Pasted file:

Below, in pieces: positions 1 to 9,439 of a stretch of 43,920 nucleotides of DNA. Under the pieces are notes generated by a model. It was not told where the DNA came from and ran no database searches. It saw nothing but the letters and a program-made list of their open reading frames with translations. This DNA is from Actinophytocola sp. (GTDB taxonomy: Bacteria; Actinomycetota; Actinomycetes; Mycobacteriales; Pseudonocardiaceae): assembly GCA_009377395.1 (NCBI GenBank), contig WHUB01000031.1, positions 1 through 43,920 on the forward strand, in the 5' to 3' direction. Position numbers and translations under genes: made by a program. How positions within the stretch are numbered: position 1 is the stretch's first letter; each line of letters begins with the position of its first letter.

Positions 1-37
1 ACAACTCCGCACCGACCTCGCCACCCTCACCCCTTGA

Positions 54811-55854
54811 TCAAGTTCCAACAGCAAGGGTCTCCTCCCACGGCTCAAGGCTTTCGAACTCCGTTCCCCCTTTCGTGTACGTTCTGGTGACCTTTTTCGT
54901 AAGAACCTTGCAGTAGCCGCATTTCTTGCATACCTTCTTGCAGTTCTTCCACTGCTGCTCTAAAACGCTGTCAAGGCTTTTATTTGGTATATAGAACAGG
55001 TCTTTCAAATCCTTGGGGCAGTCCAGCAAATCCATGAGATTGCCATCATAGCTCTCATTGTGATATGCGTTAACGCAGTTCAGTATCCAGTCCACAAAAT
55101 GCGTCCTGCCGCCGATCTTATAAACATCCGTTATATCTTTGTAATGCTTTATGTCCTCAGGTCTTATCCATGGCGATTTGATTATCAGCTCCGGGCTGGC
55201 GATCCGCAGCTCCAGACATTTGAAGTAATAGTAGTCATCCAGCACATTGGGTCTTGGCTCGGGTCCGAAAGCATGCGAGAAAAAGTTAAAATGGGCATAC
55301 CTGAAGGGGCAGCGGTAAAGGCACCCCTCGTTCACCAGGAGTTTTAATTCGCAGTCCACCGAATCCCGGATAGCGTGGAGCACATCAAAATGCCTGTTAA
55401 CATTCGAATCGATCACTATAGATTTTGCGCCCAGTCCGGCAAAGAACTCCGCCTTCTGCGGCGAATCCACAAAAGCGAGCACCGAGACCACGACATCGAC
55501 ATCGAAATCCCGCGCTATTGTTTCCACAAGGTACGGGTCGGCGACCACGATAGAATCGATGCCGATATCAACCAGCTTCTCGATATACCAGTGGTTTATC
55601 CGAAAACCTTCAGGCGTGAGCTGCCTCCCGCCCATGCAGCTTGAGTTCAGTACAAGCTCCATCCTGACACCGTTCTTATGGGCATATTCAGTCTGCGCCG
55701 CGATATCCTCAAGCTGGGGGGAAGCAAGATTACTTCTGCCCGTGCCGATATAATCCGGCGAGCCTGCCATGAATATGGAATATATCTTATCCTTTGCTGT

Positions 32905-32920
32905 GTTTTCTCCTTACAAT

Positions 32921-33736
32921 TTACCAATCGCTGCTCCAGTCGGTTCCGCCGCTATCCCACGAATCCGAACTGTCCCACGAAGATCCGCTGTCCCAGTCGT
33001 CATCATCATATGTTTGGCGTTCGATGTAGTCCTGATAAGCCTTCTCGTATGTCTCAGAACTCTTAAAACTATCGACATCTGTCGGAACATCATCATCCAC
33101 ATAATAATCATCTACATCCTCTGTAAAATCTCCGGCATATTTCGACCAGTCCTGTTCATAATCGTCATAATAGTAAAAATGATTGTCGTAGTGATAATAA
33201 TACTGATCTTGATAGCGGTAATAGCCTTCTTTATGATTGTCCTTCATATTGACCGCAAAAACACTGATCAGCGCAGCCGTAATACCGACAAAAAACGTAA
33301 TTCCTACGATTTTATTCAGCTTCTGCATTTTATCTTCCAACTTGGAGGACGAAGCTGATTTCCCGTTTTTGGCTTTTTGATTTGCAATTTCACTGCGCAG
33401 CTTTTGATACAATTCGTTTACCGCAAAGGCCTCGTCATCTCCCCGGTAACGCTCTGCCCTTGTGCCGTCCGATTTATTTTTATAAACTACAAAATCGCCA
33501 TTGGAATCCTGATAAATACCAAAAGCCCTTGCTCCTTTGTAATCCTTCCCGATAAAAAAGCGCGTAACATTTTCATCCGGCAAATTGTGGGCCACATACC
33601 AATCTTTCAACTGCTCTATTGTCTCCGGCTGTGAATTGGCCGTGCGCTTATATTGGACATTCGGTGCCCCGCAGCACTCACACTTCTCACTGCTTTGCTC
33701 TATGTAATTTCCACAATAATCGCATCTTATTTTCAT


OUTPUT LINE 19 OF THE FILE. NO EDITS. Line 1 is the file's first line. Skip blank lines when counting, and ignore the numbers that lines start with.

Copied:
33001 CATCATCATATGTTTGGCGTTCGATGTAGTCCTGATAAGCCTTCTCGTATGTCTCAGAACTCTTAAAACTATCGACATCTGTCGGAACATCATCATCCAC